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Should I Refinance My Law School Loans? Tips, Examples, Pros & Cons
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Should I Refinance My Law School Loans? Tips, Examples, Pros & Cons

Conquer your student debt. Refinance now.

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Nearly everyone who goes to law school takes out student loans to cover the tab. The American Bar Association conducted a survey in 2021 to assess student debt in young lawyers, and found that roughly 90 percent of respondents borrowed education loans. Roughly half of respondents graduated with $150,000 or more in law school debt.

If you’re in the same boat, you may be able to save money, pay off your debt faster, and/or reduce your monthly payment with a student loan refinance for a lower interest rate. Here’s what law school graduates like you need to know about how to refinance law school loans through a private lender.

What is student loan refinancing?

Student loan refinancing1 is when you take out a new loan at a lower interest rate to pay off existing debt. You’ll then pay back your new lender under new loan terms, which may offer you more time to repay your student loan debt and/or a lower monthly payment. Depending on your loan amount and the terms you agree upon, you may see savings immediately in your first payment or you may pay more per month yet save thousands over the life of the loan.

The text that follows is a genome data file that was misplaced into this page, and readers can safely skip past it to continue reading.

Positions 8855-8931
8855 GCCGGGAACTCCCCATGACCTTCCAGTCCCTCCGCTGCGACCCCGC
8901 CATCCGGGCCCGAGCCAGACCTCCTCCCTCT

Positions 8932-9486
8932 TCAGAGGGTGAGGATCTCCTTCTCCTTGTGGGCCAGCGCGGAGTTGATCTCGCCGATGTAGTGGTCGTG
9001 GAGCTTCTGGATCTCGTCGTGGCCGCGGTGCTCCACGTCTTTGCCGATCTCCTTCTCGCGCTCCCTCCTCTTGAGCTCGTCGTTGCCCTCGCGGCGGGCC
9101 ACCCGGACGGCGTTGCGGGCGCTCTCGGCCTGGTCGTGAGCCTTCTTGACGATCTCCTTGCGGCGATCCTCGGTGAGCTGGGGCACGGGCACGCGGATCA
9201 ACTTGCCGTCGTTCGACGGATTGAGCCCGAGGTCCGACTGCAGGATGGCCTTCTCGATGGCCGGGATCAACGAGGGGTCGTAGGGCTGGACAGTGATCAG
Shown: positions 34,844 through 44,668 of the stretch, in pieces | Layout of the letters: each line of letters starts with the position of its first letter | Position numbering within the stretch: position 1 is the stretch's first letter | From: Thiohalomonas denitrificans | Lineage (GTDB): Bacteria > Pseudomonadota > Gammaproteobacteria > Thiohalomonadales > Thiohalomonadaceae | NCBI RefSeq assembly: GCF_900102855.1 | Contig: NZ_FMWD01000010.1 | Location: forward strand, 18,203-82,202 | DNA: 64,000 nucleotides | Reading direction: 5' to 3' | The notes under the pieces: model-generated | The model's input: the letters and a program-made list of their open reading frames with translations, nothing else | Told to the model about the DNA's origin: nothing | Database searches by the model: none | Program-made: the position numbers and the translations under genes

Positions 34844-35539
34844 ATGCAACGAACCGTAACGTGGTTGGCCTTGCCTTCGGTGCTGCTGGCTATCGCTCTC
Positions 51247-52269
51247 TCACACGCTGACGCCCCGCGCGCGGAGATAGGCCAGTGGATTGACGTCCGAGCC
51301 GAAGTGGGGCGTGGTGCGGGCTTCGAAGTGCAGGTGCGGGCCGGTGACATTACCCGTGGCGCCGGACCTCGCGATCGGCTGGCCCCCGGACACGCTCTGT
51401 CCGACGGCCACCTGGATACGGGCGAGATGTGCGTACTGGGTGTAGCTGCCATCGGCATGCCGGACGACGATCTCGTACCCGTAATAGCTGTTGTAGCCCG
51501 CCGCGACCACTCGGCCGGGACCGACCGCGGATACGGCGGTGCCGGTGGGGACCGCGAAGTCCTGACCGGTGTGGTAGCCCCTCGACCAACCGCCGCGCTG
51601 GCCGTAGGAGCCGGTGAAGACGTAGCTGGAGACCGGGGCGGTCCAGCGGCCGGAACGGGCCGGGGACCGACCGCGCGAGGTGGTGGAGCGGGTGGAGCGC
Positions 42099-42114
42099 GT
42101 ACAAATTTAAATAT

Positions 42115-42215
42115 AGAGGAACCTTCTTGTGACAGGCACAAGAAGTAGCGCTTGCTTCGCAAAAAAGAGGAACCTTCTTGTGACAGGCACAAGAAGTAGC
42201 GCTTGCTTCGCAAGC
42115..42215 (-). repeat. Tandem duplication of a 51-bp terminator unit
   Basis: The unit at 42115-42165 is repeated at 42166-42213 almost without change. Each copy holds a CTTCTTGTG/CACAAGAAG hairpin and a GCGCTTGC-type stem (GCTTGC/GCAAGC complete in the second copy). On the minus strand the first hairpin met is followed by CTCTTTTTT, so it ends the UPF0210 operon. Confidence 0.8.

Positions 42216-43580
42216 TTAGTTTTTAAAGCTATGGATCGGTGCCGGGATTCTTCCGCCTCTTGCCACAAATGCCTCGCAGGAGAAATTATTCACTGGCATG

When you refinance federal and/or private loans together, you’ll have everything on one monthly bill. This simplifies the student loan repayment plan and makes it easier to keep track of the total remaining loan balance.

If you have loans from the federal government through the U.S. Department of Education,  consolidation is also an option for you. Student loan consolidation allows borrowers to bundle all of their federal loans into one single monthly payment. The new interest rate will be calculated based on a weighted average of the interest rates for all your existing loans. You can only consolidate federal loans, so if you have private student loans, too, you’ll still have to pay those separately even if you do consolidate the rest.

How does refinancing law school loans save me money?

Refinancing law school student loans helps you save money by taking out a new loan at a lower interest rate. Reducing your interest rate decreases the amount of interest that accumulates every month, which means you can pay down your principal balance faster.

Depending on how you refinance your loans and what interest rate you’re able to get, you may also immediately see a reduction in your monthly payment amount. If, for example, you refinance for a lower rate but choose a longer repayment period, those payments will be spread out over a longer period of time and therefore they’ll be lower.

Here’s an example: Let’s say you’ve just graduated and you have $150,000 of law school debt remaining. Although interest rates fluctuate each year, for the sake of this example, we’ll say all of this debt has been financed at a fixed interest rate of 6.54%. That’s the fixed rate for all federal graduate and professional loans for the upcoming academic year.

Under a standard 10-year repayment plan, you’ll pay $1,706 per month for a total loan cost of $204,753, including $54,753 of interest.

Now let’s say you refinance all of that for a lower interest rate. We’ll use 3.97% as an example — that’s on the lower end of variable interest rates Earnest currently offers for a 10-year loan2, including a .25% rate reduction for autopay3.